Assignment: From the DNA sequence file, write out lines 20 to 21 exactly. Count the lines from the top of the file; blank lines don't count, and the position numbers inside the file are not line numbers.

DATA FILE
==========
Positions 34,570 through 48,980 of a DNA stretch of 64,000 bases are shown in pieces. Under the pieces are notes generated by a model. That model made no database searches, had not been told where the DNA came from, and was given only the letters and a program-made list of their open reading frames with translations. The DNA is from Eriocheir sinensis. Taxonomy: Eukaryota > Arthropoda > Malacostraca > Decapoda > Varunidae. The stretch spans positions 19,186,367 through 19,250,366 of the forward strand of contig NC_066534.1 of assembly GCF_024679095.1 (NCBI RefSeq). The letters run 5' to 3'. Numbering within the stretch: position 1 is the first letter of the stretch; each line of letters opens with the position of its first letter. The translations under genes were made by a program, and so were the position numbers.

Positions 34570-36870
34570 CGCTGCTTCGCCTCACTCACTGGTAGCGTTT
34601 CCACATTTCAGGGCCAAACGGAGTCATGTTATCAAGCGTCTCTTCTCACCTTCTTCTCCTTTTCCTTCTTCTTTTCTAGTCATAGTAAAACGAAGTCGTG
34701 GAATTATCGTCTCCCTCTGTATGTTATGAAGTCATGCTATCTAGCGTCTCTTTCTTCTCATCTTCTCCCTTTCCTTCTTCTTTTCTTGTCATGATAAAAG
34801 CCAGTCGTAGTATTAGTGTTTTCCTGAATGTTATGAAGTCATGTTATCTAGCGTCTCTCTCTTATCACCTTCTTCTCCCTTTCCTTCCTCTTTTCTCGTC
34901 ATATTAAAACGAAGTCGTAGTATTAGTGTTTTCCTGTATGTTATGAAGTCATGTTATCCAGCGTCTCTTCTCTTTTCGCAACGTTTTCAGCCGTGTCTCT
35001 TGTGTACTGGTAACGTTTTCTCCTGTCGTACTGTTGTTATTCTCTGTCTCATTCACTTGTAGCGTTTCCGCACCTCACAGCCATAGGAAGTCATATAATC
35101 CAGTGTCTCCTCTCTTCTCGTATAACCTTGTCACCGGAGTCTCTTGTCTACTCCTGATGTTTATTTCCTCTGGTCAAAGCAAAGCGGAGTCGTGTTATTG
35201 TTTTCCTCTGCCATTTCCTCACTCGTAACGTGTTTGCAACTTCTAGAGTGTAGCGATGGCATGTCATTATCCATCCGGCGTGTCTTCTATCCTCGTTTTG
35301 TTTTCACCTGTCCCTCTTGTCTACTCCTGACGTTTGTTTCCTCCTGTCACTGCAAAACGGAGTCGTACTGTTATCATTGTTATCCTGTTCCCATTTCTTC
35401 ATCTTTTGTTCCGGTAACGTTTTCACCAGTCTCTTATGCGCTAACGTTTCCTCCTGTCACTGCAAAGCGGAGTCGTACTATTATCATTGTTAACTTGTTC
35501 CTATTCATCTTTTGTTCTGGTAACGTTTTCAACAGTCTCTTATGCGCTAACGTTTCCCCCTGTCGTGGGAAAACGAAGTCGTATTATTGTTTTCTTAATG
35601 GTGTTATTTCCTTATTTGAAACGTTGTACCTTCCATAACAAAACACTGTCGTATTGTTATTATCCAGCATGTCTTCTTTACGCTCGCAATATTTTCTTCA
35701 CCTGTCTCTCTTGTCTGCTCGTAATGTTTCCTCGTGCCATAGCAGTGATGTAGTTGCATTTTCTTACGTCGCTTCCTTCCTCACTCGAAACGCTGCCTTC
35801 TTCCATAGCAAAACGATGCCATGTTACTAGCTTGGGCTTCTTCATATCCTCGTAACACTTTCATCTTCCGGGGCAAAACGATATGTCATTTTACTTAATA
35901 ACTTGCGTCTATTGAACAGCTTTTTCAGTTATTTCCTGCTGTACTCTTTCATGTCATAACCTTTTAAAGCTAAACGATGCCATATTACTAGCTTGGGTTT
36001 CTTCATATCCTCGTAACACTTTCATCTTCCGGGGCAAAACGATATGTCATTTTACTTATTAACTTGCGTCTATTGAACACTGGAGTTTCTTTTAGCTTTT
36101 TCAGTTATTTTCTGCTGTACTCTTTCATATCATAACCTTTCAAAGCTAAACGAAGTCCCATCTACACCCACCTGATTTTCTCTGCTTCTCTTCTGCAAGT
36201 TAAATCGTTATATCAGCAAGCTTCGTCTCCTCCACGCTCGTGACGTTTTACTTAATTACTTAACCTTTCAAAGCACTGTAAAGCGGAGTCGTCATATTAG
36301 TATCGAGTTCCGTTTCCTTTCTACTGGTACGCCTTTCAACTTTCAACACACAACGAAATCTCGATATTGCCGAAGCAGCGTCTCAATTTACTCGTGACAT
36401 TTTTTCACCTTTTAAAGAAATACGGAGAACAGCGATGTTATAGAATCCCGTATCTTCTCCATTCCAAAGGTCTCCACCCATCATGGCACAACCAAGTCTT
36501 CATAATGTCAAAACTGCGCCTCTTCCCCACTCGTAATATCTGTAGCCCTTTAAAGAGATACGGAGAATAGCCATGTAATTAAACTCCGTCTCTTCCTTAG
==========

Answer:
36201 TAAATCGTTATATCAGCAAGCTTCGTCTCCTCCACGCTCGTGACGTTTTACTTAATTACTTAACCTTTCAAAGCACTGTAAAGCGGAGTCGTCATATTAG
36301 TATCGAGTTCCGTTTCCTTTCTACTGGTACGCCTTTCAACTTTCAACACACAACGAAATCTCGATATTGCCGAAGCAGCGTCTCAATTTACTCGTGACAT